The ultimate goal was a single title or idea for all of the images together, which was "power." This is the launching point for understanding the nature of conflict for the project.
Early Monday morning, two strong earthquakes awakened the Bay Area. At 5:33 am, a magnitude 3.5 quake, followed immediately by a magnitude 4.0 quake shook approximately 5.5 miles below the surface in El Cerrito, CA. Another mild aftershock was felt a half hour later.
Though the quakes served as a rude awakening and were felt as far away as Santa Cruz, they were relatively minor. Police dispatchers in the surrounding cities received no reports of injuries or major damage. Nearby transit systems and bridges were inspected and given the all-clear.
My friend, Mac (below) was less than 2.5 miles from the epicenter that morning, and his important job of keeping my mother's feet warm while she sleeps was interrupted by the jolt.
Earthquakes are a constant threat in the vicinity of the seismically active San Andreas Fault, but individual minor quakes are only as significant as something like a nearby tornado: sure you pay attention to it, but if it doesn't destroy your house or community, you can forget about it pretty quickly. Here it is just a few days later and I bet most people have forgotten it already.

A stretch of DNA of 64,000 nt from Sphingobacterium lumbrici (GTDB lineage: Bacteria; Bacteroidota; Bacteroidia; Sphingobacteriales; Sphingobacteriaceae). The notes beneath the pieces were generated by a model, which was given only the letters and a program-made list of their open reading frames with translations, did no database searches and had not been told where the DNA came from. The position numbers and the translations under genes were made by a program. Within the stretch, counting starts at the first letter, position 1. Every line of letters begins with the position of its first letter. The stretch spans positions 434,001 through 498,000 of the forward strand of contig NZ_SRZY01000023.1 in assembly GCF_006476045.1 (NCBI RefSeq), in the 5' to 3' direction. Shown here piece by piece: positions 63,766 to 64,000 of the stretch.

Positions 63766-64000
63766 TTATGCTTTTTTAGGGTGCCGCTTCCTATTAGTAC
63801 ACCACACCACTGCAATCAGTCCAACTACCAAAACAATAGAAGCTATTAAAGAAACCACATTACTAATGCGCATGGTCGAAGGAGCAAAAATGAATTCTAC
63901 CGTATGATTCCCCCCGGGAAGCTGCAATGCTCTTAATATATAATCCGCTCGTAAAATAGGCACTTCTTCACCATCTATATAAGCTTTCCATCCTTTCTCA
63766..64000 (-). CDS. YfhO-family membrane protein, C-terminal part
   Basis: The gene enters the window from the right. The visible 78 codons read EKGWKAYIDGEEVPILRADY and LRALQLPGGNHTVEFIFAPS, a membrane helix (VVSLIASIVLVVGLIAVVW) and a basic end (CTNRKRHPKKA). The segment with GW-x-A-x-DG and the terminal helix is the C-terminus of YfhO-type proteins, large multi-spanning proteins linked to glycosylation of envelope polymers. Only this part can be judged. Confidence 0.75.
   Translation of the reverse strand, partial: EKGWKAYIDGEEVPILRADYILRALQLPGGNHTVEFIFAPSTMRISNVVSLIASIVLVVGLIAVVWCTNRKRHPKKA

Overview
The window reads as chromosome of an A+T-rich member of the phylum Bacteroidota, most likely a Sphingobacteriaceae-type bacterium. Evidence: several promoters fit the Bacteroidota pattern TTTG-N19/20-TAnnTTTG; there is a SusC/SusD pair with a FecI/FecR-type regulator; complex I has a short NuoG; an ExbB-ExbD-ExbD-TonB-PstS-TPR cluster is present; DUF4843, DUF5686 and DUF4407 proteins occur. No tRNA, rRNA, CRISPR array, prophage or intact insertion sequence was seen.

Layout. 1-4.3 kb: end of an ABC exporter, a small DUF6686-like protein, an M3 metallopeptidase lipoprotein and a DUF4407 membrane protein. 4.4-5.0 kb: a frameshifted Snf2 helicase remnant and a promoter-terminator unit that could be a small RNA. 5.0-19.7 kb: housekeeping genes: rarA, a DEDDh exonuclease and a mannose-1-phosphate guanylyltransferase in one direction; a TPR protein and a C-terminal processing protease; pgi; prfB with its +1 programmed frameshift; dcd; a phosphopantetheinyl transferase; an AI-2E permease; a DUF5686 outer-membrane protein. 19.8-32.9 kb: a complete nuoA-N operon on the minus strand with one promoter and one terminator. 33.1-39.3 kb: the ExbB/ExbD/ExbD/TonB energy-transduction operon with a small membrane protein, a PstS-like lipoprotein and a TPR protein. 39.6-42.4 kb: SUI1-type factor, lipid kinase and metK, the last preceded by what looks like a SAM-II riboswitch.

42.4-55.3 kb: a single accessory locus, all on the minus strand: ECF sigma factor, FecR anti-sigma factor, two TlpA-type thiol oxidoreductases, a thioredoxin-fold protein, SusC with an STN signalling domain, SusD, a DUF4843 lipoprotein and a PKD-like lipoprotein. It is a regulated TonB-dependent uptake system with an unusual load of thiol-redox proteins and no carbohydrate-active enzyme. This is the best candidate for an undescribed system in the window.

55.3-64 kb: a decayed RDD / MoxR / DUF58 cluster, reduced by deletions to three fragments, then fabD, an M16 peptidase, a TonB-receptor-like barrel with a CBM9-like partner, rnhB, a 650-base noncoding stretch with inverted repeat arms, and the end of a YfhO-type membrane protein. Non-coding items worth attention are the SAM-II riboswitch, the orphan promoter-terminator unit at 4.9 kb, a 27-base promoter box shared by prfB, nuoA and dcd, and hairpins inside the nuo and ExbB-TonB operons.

Every once in a while, though, an earthquake is a big deal. Longtime residents of the Bay Area will certainly remember the Loma Prieta earthquake (a.k.a. the Quake of '89 or the World Series Earthquake) as vividly as others remember 9/11 or the assassination of JFK.
The Loma Prieta Quake measured 6.9 on the Richter Magnitude Scale. The Richter Scale is logarithmic in nature, so each whole number is 10 times as powerful as the preceding number. That makes the '89 quake roughly 1000 times as powerful as Monday's quake.
Because of the timing of the event, the earthquake happened during the warm-up of a World Series game, making it the first major quake to have live, national coverage on television. It was also the event that triggered more long-distance phone calls than any other date in history up to that point. Everyone wanted to know if their Bay Area loved ones were OK.
As, of course, did I. My mother (the one whose feet are warmed by Mac) was unable to cross the San Francisco-Oakland Bay Bridge because of the collapsed section, and took a circuitous route around the bay on public transportation to get home from work that night, along with everyone else in the same boat. A commute that normally took about an hour on the bus ended up taking her closer to seven hours.